The fact that Lockheed Martin is making this announcement tells me big oil cant touch it. They are a proven high-tech creator/provider with a direct line in to defence and aerospace buyers. Once ten thousand units have been bought by DoD to upgrade our current main battle tanks, spawn a new line of light laser destroyers and cargo aircraft, replace the monsterous chemical reactor inside the USAF laser defense 747’s, retire most of our in-flight refueling tanker fleet ans so on, the scale of production will be such that the city of Nome, Alaska could afford to replace their annual Russian fuel oil purchases. We’ll be seeing these reactors pop up in all sorts of applications. Eventually a second generation reactor design might power school buses construction equipment and long haul freight trucks. A third generation may energize your friendly domestic assistant robot. Later designs may make possible prosthetic exoskeletons for paralyzed people or even drive artificial hearts.

      If Lockheed Martin says they can have one in five years, I wouldn’t be surprised to find out these guys already had a working model five years ago

  • Sanjosemike

    I love technology as much as the next guy (and gal). I think we just have to realize and accept the fact that microscopic controlled fusion reactions are impossible to sustain and manage in an energy positive mode.
    I actually have no objection to scientists raising their families being paid for an impossible project. I just think it’s time to recognize it for the reality it is.
    A flop.
    sanjosemike

  • Harold Ziel

    Materials needed for fusion experiments are plentiful on our moon. Some say that alien beings go there to mine it, we should also do that.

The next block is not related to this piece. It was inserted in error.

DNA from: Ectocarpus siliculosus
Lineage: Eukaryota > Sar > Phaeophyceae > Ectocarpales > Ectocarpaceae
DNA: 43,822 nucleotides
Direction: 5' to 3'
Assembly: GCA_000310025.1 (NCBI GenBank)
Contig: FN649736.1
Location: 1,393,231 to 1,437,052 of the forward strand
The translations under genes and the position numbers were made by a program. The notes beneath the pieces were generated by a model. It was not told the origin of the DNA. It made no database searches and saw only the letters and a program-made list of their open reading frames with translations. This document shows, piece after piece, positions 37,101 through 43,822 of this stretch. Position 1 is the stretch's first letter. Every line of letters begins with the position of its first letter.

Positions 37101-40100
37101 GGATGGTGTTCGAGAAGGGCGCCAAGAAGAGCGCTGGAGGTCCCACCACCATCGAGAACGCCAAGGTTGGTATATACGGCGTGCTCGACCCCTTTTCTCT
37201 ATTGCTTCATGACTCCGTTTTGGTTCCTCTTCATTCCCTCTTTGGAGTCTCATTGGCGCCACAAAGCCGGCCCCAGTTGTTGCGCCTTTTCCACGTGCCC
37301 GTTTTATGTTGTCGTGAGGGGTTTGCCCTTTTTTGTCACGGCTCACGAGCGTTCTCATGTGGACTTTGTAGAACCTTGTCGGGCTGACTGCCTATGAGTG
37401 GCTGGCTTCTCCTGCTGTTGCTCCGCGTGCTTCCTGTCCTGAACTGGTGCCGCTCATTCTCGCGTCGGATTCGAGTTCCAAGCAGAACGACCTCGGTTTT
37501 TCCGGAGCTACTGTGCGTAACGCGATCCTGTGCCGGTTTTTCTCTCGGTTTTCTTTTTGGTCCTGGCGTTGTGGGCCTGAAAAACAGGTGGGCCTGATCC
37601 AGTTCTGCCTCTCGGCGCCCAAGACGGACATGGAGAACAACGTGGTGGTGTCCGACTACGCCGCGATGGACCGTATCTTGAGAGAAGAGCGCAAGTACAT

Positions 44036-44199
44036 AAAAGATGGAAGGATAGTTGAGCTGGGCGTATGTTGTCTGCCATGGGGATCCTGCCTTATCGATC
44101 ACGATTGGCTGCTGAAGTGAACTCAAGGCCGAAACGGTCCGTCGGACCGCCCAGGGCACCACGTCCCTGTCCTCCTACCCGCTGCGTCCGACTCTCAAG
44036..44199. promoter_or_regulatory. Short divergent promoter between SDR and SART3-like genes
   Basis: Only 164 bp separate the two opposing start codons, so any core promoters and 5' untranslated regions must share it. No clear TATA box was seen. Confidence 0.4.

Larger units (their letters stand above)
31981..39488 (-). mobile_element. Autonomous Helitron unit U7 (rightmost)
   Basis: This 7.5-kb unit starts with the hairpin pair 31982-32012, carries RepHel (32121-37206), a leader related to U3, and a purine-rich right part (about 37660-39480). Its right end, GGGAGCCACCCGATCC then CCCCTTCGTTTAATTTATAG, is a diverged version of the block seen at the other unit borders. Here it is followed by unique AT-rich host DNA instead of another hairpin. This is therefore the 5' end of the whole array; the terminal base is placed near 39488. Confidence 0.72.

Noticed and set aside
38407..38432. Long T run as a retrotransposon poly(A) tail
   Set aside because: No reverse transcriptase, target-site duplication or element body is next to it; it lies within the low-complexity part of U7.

• jimbow

    i hope it works out hate to loose +40 yr, but my dad 15 yrs ago said they may never have one, he dead now

  • Darsan54

    The article doesn’t really say what the break-thru is and how it will enable us to have mini-reactors.

    • mbkeefer

      A reactor that would fit a flat bed is not really a mini reactor. Take away the shielding and power convertion equipment and you can make a fission reactor that would fit on a flat bed. It has even been proposed to mass produce such reactors to power up small isolated towns.

  • Ekopacz

    Don’t give Up so easily on the Skunk Works. They’ve got a pretty good record of accomplishments: the U2 & SR-71 spy planes ( the latter still holds many speed records), the F117 Stealth Fighter, and probably a few “things” yet to be made known to the general public. All theses projects were/are cutting edge, technology -wise, and spawned many other innovations, and things we consider common place, I’m sure. If anyone can do it, I’d bet on them any day . Without Government backing, none of these projects would have gotten anywhere; and the world we’re accustomed to would be very different! I Agee “Fusion” has been promised for 40+ years, and I know it first hand since I hosted an Engineer’s Week presentation of the Princeton Fusion Labs progress in 1974, where they promised success in a decade- but this goal is more than Rocket Science , and requires National, and multi- National funding to get where we are now, along with some VERY smart people to get it done!

  • dan becker

    Let’s hope this works. Then we can get rid of coal once and for all.

  • John Homiak

    I should have said the energy companies. Especially the coal industry. How much CO2 are they putting into the atmosphere. I’m all for nuclear fission, but if they could generate power with fusion.that would be less problem with toxic waste,

  • Marian Peters

    Hope these guys have someone to taste their fort. The big oil folks won’t be happy about this.

  • Michael Harriman

    With such an energy alternative such as fusion I would bet there are some extremely large consortiums that would be very interested in delaying at all/any cost the inception of this power source. Coal and oil to name a few would suffer greatly as well as major utilities. That issue would have to be addressed way before something of this magnitude ever reaches the consumer. Too many $’s are at stake. If these large (putting it mildly) conglomerates were not able to exploit a buck out of this new technology we as consumers may never see it.
    That is why Lockheed and Lawrence Livermore are rather reticent about releasing too much information.

  • Gerry Sharpe